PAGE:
It has turned cold in the Northeast, a time to make the first stew of the year. Also to begin thinking of collecting bones for brewing and freezing a gallon or more of stock for treating winter colds and whatever else the world throws into our house. The first apples from upstate orchards have appeared in the market so there will be pie baking, too. A lot of them, in fact, because they are my personal sleeplessness remedy, a growing affliction during these trying days.
One (or two) to three (or four) A.M. are the life-long witching hours for me, hours where nothing good ever occurs for anybody. Mom insisted I was a lousy colicky baby with a pair of lungs that woke the neighbors on both sides of the house. A vivid imagination went on to produce childhood nightmares. Puberty brought a twitchy body that came alive no mater how exhausted I made myself during the day. Nothing changed in adulthood except babies and subsequent teenagers who provided a solid excuse to be up way pass a sensible bedtime.
Years and years passed, the cover of rambunctious children gradually blown away once they left, until there came a reckoning with the source of this restlessness. Now, well-medicated and therapized, I sleep better but not all the time. The always-has-been sane husband resorts to warm milk when he has his very, very infrequent bouts. My sister is a huge proponent for lavender baths and melatonin. A friend relies on Benadryl. I discovered the medicinal benefits of apple pie while writing a book. It’s in the way the softened apples melt into a buttery crust and forms a kind of batting around the mind and a stilling weight to the body that almost always quiets any lingering residue of wattage to disturb my rest.
Even if you don’t need a cure for insomnia or think this is all far-fetched, consider baking your own apple pie as a vote of confidence that America will come out of this period intact. Henry Ward Beecher, arguably the country’s most influential clergyman and reformist in the years before the Civil War, preached that our country must, like the best apple pie, “become a glorious unity in which sugar gives up its nature as sugar and butter ceases to be butter and each flavorsome spice gladly vanishes from its own full nature, that all of them by a common death, may rise into the new life of an apple pie…transformed [into] the ideal, refined, purified and by fire fixed in blissful perfection.”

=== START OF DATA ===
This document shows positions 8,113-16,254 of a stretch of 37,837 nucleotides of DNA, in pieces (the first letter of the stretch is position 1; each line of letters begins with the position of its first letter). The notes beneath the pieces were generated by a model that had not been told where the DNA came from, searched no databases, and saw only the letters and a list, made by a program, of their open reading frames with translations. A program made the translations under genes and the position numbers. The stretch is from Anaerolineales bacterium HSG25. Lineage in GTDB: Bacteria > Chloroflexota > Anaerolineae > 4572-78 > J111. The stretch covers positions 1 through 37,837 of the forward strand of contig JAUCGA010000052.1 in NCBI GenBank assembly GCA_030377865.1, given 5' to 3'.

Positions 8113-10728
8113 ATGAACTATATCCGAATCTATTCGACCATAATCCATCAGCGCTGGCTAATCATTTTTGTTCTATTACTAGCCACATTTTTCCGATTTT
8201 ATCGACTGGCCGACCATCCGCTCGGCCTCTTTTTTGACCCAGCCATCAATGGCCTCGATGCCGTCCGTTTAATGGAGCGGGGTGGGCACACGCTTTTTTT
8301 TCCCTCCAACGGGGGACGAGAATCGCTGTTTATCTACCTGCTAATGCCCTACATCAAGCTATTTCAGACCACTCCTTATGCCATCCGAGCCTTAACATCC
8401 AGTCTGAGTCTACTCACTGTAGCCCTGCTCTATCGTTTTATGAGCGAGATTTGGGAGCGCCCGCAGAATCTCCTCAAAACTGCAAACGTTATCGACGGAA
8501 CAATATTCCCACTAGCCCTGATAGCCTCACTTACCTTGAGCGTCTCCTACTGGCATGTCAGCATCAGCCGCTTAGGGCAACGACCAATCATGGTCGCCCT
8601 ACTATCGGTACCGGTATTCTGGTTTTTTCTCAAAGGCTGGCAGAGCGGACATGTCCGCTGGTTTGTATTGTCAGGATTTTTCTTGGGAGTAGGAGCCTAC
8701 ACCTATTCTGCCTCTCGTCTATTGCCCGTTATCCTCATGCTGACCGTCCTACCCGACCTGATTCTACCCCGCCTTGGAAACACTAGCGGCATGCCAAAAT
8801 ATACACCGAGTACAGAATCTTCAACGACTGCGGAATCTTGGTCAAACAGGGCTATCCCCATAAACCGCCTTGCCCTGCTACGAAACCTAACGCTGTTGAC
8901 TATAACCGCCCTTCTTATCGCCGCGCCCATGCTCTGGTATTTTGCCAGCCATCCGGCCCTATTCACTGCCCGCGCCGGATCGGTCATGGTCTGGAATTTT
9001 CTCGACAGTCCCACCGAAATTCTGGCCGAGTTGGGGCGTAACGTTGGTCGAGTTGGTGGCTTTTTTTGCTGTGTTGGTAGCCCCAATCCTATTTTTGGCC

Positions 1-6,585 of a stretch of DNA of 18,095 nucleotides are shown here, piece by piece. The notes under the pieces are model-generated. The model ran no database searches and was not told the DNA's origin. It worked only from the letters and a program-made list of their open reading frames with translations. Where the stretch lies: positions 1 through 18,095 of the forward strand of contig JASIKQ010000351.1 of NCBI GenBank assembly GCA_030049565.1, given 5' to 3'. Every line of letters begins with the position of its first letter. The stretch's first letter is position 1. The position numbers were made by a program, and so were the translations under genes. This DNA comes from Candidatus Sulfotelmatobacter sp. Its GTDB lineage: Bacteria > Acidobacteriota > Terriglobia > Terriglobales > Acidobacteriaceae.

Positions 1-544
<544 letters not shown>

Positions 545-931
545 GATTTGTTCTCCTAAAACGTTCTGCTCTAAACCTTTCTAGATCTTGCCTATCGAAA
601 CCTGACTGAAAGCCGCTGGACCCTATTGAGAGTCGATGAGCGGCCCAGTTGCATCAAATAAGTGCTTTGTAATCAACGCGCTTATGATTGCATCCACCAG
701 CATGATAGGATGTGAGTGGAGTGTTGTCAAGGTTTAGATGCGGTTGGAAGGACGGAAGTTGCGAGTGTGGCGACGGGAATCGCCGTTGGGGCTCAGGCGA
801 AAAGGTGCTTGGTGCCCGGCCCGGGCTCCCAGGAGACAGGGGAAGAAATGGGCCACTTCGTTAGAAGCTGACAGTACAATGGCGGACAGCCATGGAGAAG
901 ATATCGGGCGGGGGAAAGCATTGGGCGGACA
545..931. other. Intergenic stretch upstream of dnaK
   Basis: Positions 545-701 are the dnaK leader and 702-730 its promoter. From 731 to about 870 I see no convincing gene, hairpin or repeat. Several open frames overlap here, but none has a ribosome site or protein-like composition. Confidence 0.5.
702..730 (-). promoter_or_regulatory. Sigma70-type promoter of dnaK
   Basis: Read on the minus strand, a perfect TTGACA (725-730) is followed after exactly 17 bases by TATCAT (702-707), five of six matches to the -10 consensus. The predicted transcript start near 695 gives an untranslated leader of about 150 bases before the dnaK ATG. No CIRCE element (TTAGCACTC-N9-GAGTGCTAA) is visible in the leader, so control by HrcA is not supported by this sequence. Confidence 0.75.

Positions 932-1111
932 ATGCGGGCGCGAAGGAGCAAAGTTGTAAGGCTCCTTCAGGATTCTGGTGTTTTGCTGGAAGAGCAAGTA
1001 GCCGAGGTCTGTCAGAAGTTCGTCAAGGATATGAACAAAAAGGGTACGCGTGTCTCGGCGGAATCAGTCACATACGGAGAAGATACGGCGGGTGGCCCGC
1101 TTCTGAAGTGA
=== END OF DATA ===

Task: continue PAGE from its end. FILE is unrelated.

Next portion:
One more directive: This recipe is mine. It should never be yours. And this is how it should be. As a nation formed of people fleeing or torn away from somewhere else, we’ve always hungered to use whatever remained of our old life in striving to form a new one for ourselves. I believe that apple pie is uniquely American because it provides the baker with an opportunity to enfold influences from many different lands. There are as many ways to make an apple pie as there are cooks in our country. Add a spice or different type of dough from another land and the results are always the same, a national treasure to savor.
I’ve decided to make a crumb pie, mainly because I faced the horror of having run out of enough butter and lard for double crust and had already risked running to the store once. I also had a stick of really fresh Saigon cinnamon found in our local Middle Eastern market.
I beg you, though, to consider using whatever spices pleases you most. First, dust them on a slice to test if they’re a delicious match. Once you decide, bake away for what you can rightly claim as your very own special apple pie.
Apple Crumb Pie
Single 9″ butter and lard crust (make sure the following ingredients should be well-chilled before you begin!)
1 cup all-purpose flour
1/8 cup sugar
Juice of half a lemon
4 tablespoons (1/2 stick) butter, cut into 4 pieces
1/4 cup lard, cut or spooned into small pieces
3 to 4 tablespoons iced water
Put the flour and sugar in the bowl of a food processor fitted with the metal blade and pulse a few times to combin. Remove the lid, sprinkle butter and lard over the dry ingredients, recover and pulse a few times until small lumps form. Still pulsing, begin to add the iced water, a little at a time, until it just begins to form a ball. Turn the dough out into a sheet of plastic wrap. As you wrap the dough in the plastic, form it into a disk. Refrigerate for at least 30 minutes.
Take out the dough and roll it across a lightly floured surface until it’s slightly larger than your pie pan. drape one end of the dough over the pin and gently lift it up, (don’t worry if you have to use a scraper to loosen it) then slip it into your pan and gently press it against the sides. Pinch the dough around the rim, trimming any excess.
Return to the refrigerator while you make the filling.
1/2 cup firmly packed light brown sugar
1 cup flour
1 stick butter
Mix together all the ingredients and rub between your fingers to form small and big crumbs.
8 or 9 large apples of different cooking varieties such as Jazz, Cortland, Honeycrips. Golden and Granny Smith (avoid Delicious apples), peeled, cored and thinly sliced
Juice of 1 large lemon
About 2 tablespoons sugar
Pich of both ground mace and nutmeg
Putting it all together:
Preheat oven to 400 degrees
Put the apple slices in a bowl and blend together. Taste a few to gauge how much sugar you’ll need to make them just short of sweet. Mix the slices with the lemon juice then add the amount of sugar you’ve decided on and spices.
Pour the apple mixture into the prepared pastry shell. Mound toward the center and dot with butter.
Evenly distribute the crumb mixture over the top. Mix up some more if you want a thicker crust.
Place the pie on a baking sheet and cook in the middle of the oven for 45 to 55 minutes.